We have known for many years about the importance of touch for the healthy physical and psychological growth of infants.
Hospitals recommend “kangaroo care” and skin-to-skin contact for premature babies, as this is proven to aid physical development.
Healthy or pleasant touch, like hugs, sees your brain release a hormone called oxytocin. Often, this is know as the “hormone of attachment” and even has a cute nickname – the ‘cuddle hormone’
This hormone seems to improve social bonding and even improves trust, while lowering anxiety and fear.
For instance, hugs and touch are even known to reduce stress. Which means there is real power in ‘good’ touch, safe touch and affectionate touch.
On the flipside, a shortage of healthy touch can have detrimental effects on our health and wellbeing, even leading to psychologically damaging effects.
Dr Charles Spence of Oxford University has fascinating research on the importance of touch. He suggests that smell and touch are linked more closely to the emotional centres of the brain than vision or hearing. Yet, we are visually and aurally bombarded more than ever.
What teens need
The love and affection of parents and siblings is the first place that young people learn about “good” touch! But Spence believes that young people are experiencing “touch hunger”. And even though teens may hear that they are loved, they need to physically “feel” love to truly fulfil the affection they crave.
Love needs touch to make it real. A fascinating equation to consider, given the teen years are the time when our children seem to be pushing us away …
It is our job as parents and primary carers to fill our teen’s touch hunger, in ways that are meaningful and loving to them. This leads naturally into some of the most important conversations we have with our children – body boundaries and body safety, good touch and bad touch. (Not every week, or even every month, but periodically throughout their growth)
But what if my teen hates hugs or pushes me away?
If you are unsure, ask your teen what types of touch feel safe and loving for them.
Also keep in mind that teens on the autism spectrum don’t like some forms of touch. So we must stop if they show they don’t want to be hugged or touched in certain ways.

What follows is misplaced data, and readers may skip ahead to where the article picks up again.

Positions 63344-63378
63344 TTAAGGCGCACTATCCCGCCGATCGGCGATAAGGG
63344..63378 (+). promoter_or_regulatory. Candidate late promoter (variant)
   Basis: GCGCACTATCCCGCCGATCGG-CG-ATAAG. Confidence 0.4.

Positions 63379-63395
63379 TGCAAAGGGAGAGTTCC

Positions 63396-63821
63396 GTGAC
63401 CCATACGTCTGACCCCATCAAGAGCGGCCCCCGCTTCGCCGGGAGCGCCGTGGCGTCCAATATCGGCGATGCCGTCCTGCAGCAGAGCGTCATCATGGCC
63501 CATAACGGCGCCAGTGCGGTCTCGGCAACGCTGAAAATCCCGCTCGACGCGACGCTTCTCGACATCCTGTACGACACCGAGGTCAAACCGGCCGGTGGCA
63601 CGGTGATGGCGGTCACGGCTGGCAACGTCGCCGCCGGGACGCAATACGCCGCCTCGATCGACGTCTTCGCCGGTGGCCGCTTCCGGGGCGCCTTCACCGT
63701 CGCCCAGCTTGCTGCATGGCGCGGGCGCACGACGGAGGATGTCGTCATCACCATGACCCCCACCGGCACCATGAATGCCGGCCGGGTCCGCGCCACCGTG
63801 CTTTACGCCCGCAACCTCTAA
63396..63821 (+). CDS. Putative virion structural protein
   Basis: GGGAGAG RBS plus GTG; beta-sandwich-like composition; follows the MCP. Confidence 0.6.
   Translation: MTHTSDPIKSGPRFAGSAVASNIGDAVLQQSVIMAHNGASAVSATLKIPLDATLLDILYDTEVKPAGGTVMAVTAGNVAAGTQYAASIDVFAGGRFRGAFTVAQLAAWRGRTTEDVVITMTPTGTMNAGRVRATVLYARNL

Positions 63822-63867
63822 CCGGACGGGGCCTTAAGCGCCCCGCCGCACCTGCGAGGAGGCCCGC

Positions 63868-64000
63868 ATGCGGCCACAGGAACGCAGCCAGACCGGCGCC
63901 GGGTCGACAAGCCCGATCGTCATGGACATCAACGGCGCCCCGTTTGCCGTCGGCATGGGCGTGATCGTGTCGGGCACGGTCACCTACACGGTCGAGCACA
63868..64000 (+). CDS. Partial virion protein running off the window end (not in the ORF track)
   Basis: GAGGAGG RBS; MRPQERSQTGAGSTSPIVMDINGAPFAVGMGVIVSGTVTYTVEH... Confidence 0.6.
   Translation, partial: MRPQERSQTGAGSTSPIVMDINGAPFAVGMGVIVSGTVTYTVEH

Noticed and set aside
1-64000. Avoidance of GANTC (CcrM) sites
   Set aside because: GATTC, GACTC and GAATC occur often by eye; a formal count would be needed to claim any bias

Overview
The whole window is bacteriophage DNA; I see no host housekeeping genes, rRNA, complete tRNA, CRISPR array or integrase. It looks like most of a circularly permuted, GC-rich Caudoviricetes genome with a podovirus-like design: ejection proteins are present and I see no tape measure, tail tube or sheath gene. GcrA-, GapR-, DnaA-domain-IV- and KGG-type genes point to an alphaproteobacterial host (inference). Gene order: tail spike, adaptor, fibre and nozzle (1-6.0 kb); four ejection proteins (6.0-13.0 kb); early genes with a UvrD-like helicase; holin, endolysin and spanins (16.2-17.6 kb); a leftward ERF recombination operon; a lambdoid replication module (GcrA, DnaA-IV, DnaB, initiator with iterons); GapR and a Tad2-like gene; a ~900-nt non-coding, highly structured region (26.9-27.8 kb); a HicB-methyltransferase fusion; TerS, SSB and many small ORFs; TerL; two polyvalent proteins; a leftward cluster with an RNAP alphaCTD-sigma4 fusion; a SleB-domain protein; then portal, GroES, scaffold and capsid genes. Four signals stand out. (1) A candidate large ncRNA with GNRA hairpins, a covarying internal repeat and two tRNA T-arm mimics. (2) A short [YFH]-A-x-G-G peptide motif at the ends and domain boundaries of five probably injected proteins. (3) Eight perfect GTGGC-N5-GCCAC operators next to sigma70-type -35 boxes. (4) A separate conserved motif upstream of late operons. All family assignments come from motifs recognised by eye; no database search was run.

But it is imperative that we don’t back off from affectionate touch altogether, just because our teen doesn’t like hugs. Look for ways to communicate your love for your teen, through the types of touch that speak their language.
What if YOU hate hugs?
Your own feelings and dislike for certain types of touch can lead to powerful conversations with teens, about other people’s body boundaries.
But again, look for ways to communicate your love for your teen through the types of touch that communicates love for both of you. This can also spark discussions about mutual affection within healthy relationships.
Ideas for affectionate touch:
- Tight side hug
- Full-on bear-hug
- Gentle hand squeeze
- Head massages at night
- Bedtime arm tickles
- Shoulder massages
- Fist bumps
- Reassuring squeeze of the upper arm
- Hair ruffles
- Rough-and-tumble play
- Sitting close together on the couch while reading a book or watching a movie
- [add your teen’s choice here]
Don’t give up on your teen when they push you away. Sometimes they’re testing the boundaries of your relationship, sometimes they’ve just had a bad day, sometimes they don’t even know why they’re doing it.
One thing they need most of all, is to know that you’re never giving up on reaching out to them.
About the Author: Collett Smart is a psychologist, qualified teacher, speaker and internationally published author. She lives with her husband and 3 children in Sydney, Australia. The heart of Collett’s work is to support and bring hope to parents of tweens and teens. Collett wrote more about the power of good touch in her book They’ll be Okay.